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Project Description
Proximity Tapper is a developer tool for working with NFC on both Windows Phone and Windows, and allows you to build NFC apps in the Windows Phone emulator.

The Windows Phone 8 emulator does not currently have any built-in official support for emulator NFC (Near Field Communication), but the Proximity Tapper tool plugs into the Windows Phone 8 emulator to simulate NFC and make it possible to test and develop NFC/Proximity-enabled Windows Phone 8 apps without phone hardware. The tapper tool supports "tapping" a pair of Windows Phone 8 emulators together as if they had physically been tapped, injecting NDEF messages into the connection (and allowing for "tapping" just a single emulator), as well as displaying all message traffic for diagnostic purposes.

Note that the Proximity Tapper tool is not officially supported, and it does not always accurately simulate the behavior of true NFC hardware.

Quick Start

VERY IMPORTANT: When first launching the tapper tool you will get a Windows Firewall prompt, you MUST select ALL 3 checkboxes and allow the tool through the firewall otherwise it will silently not work
  • After launching the quick start installer, make sure you follow the above instruction to select all 3 checkboxes on the firewall prompt. Also, the tapper tool must be installed and used on the same physical host machine as the Windows Phone emulators.
  • The tapper tool has 3 sections:
    • The top left lists the devices available. Any running Windows Phone emulators (must be running on the same physical host machine) should automatically show up in the list, for Windows machines running the simulator driver you may type the IP address or hostname in the textbox and click "add" to manually add them to the list.
    • The bottom left lists the active connections (taps). When you tap a pair of devices together (or a single device) the connection representing that tap is listed, but when you untap (equivalent of pulling the devices apart and breaking the NFC connection) the connection will disappear.
    • The right half of the screen is the message log and will show the transcript of all messages sent or received over the currently selected connection (select it in the list on the bottom left).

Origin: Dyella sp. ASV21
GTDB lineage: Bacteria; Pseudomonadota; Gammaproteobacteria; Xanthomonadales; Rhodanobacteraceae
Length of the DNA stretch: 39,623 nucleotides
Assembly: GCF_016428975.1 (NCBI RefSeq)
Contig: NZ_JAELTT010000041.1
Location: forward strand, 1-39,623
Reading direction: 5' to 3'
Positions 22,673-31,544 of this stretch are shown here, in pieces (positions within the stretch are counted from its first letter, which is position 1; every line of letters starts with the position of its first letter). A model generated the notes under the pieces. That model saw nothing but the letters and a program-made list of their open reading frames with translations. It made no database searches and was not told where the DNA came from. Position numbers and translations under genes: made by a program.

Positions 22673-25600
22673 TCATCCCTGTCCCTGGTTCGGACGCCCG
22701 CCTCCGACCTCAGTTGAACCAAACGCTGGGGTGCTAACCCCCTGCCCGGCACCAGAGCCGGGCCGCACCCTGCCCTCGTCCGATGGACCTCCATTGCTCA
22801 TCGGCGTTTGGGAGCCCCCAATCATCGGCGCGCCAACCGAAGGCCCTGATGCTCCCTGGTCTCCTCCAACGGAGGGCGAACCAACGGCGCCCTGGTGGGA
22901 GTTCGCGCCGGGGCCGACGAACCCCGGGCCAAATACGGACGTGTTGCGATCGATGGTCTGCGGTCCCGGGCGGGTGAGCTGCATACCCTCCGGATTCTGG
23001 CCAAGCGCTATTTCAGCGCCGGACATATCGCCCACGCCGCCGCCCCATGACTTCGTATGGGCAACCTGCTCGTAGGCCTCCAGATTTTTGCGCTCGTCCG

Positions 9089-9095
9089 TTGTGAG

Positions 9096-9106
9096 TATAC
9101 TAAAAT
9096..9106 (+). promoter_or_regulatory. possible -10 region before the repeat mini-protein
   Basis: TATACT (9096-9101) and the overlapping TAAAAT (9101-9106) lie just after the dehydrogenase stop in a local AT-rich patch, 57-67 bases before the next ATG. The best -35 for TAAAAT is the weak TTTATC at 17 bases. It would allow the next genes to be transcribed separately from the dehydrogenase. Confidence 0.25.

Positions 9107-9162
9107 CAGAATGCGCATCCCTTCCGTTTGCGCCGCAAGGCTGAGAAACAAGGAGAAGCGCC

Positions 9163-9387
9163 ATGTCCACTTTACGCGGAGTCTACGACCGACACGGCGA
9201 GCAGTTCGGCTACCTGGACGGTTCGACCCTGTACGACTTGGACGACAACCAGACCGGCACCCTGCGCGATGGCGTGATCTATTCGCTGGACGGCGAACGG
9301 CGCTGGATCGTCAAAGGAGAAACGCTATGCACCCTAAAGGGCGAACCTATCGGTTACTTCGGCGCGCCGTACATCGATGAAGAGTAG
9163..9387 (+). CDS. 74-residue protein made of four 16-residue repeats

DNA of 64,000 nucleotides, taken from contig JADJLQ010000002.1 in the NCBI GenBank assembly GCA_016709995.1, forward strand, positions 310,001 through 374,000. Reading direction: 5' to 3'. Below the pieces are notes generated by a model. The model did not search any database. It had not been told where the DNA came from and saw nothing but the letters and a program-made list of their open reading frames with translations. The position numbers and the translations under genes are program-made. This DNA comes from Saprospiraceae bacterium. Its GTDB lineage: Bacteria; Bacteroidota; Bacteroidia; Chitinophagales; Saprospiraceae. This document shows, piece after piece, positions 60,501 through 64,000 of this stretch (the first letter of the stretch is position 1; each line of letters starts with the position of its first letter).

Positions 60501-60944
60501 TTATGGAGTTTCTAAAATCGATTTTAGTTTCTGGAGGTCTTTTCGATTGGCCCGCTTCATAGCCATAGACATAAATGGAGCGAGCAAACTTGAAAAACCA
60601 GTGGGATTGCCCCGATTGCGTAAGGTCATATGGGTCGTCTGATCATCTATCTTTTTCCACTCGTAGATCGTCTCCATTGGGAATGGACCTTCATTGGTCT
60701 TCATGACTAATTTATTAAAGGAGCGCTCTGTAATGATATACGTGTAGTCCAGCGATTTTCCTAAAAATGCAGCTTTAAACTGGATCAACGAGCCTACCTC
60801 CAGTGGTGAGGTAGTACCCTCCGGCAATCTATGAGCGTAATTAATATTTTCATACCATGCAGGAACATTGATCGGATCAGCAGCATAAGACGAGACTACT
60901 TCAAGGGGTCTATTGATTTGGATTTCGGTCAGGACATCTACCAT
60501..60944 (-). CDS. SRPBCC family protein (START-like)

Tap a Pair of Phone Emulators Together

  • To simulate a pair of phones tapping together you'll need to launch a pair of Windows Phone 8 emulators. Since Visual Studio doesn't support running two identical emulators at the same time, you'll need to select different resolutions for each of the emulators to work around it. Within 10 seconds of an emulator being fully booted on the start screen, it should show up automatically in the tapper tool's devices list and be highlighted in green.
  • Once both emulators are running and green, multi-select both emulators in the devices list by holding CTRL and clicking each one to highlight both. Then click "Tap", this should add an entry in the connections list representing the tap connection.
  • To untap, select the connection to untap from the connections list and click "Untap"
  • Alternatively, there is a "Tap 1 sec untap" button that will automatically tap the device and untap automatically after 1 second (simulating what would be expected of a user in real life, they would only hold their phones together for a short time). Note however that currently the message log isn't available after the connection has been untapped.

Tap a Phone Emulator to a Simulated NFC "tag"

  • Follow the instructions above, except you only need to launch a single emulator and select only a single device from the devices list.
  • After you've clicked "Tap" to establish a connection with your single emulator you can now inject messages as if they came from a tag. The buttons on the bottom left allow you to send a URL, string message, or an arbitrary binary message from a file.

Tap With a Windows 8 Device

  • The Windows 8 Driver Kit (WDK) includes a driver sample that exposes the same protocol as the Windows Phone 8 emulator. You'll need to download the DDK, build that sample driver, install it on a Windows 8 device, then add the Windows 8 device's IP address or hostname to the devices list and tap it either with another Windows 8 device or with a Windows Phone 8 emulator.

Getting Started Writing Proximity/NFC Apps

  • The APIs for Proximity/NFC are mostly identical between Windows 8 and Windows Phone 8. They're Windows RT-based which means you can use them from either C# or native C++ (and WWA on Windows 8)

Last edited Dec 12, 2012 at 10:55 PM by Alex288, version 7